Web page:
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* Contents derived from the St Lucia,Indooroopilly - St Lucia area,Brisbane - North West,Brisbane,Queensland,:University of Queensland Press,2006 version. Please note that other versions/publications may contain different contents. See the Publication Details.
Grenville puts the case that: 'The voice of debate might stimulate the grey cells, and the dry voice of "facts" might lull us into being comfortable, even relaxed. But it takes the voice of fiction to get the feet walking in a new direction.' She illuminates her discussion with references to Thea Astley's A Kindness Cup and to official reports of the punitive raid on the Aboriginal people of Botany Bay in December 1790.
Anita Heiss canvasses a range of books by Aboriginal writers from across Australia. Each book gives an account of the writer's relationship to a particular place, land and space. Heiss emphasises that, at the beginning of the twenty-first century, 'the largest concentration of the Aboriginal population lives in greater Sydney.' This does not mean that Aboriginal people are unaware of their 'clan or language groups', but it does mean that connections are made through familial, political, social and other cultural associations to particular places. It also means that many urban Aborigines 'choose to write about the desecration of significant spaces in cities...'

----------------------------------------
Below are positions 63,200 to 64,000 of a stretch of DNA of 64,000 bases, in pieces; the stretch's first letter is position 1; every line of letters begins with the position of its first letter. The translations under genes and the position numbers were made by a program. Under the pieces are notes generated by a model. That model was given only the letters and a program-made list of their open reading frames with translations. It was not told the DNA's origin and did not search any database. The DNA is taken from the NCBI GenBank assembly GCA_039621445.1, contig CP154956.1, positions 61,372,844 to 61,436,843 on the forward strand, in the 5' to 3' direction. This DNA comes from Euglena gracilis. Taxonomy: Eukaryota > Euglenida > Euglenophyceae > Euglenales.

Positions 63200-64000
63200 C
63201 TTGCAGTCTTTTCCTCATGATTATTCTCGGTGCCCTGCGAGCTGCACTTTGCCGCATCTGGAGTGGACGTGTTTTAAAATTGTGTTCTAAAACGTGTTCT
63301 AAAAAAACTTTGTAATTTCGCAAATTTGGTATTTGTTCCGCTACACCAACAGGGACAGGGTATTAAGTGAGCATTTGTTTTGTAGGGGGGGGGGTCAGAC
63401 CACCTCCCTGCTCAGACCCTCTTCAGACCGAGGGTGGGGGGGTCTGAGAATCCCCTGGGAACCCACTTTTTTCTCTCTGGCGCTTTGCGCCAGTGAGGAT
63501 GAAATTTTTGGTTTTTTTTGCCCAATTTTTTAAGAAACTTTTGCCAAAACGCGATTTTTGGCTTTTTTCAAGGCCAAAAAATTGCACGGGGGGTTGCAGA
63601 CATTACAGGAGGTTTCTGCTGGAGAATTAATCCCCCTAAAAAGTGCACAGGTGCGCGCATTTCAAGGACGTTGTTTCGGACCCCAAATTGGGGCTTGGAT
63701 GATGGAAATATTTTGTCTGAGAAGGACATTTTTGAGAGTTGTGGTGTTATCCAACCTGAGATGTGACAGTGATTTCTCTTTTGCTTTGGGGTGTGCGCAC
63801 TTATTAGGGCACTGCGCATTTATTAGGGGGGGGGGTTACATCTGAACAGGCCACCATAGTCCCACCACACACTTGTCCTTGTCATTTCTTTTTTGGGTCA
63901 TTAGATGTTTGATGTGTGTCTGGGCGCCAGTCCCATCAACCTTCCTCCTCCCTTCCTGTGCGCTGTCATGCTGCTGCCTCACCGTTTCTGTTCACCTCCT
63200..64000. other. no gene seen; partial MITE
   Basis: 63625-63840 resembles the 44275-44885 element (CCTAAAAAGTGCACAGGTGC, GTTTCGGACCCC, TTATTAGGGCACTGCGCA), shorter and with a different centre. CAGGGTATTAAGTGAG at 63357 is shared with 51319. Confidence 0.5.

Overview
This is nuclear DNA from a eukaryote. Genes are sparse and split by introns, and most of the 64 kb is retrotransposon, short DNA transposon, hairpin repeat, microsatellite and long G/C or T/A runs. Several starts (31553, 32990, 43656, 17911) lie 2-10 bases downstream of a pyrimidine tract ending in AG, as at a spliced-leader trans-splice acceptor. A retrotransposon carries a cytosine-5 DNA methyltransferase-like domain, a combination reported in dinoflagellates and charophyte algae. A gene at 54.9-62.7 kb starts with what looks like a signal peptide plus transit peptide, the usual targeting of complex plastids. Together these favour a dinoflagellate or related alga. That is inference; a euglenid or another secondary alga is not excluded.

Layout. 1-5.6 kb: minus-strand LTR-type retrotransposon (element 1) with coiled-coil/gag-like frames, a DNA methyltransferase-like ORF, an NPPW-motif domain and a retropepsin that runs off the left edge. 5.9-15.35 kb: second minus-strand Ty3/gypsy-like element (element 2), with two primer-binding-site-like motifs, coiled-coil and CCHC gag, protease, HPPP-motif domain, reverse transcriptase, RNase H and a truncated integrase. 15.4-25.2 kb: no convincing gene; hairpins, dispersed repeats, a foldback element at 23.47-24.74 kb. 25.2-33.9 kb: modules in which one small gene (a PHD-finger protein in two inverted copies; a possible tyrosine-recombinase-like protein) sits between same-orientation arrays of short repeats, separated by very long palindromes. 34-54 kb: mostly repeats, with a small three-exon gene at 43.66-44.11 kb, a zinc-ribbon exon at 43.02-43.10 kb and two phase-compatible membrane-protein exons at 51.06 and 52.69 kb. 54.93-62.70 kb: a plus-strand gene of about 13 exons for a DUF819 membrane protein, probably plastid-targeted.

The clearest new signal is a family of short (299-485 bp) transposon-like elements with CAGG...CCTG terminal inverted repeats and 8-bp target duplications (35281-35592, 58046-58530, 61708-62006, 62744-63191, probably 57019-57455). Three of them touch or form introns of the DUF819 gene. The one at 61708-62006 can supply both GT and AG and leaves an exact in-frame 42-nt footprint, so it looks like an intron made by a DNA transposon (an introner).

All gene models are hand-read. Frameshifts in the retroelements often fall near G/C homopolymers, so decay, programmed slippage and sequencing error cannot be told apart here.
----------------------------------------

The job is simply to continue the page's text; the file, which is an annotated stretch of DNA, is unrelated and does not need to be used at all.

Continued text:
Carroll argues that: 'It is the business of each culture, at home in its own backyard, to cultivate its singular understandings of mortal life. It is the business of all humans, wherever they dwell, to defend cardinal moral laws and universal human rights. Then, civilisations will be more likely to cohabit than clash.'
Peter Singer asks: 'Do writers, whether of fiction or nonfiction, have special ethical responsibilities when they turn to political issues?' His answer is 'yes', but acknowledges that it is difficult to say exactly what these responsibilities are.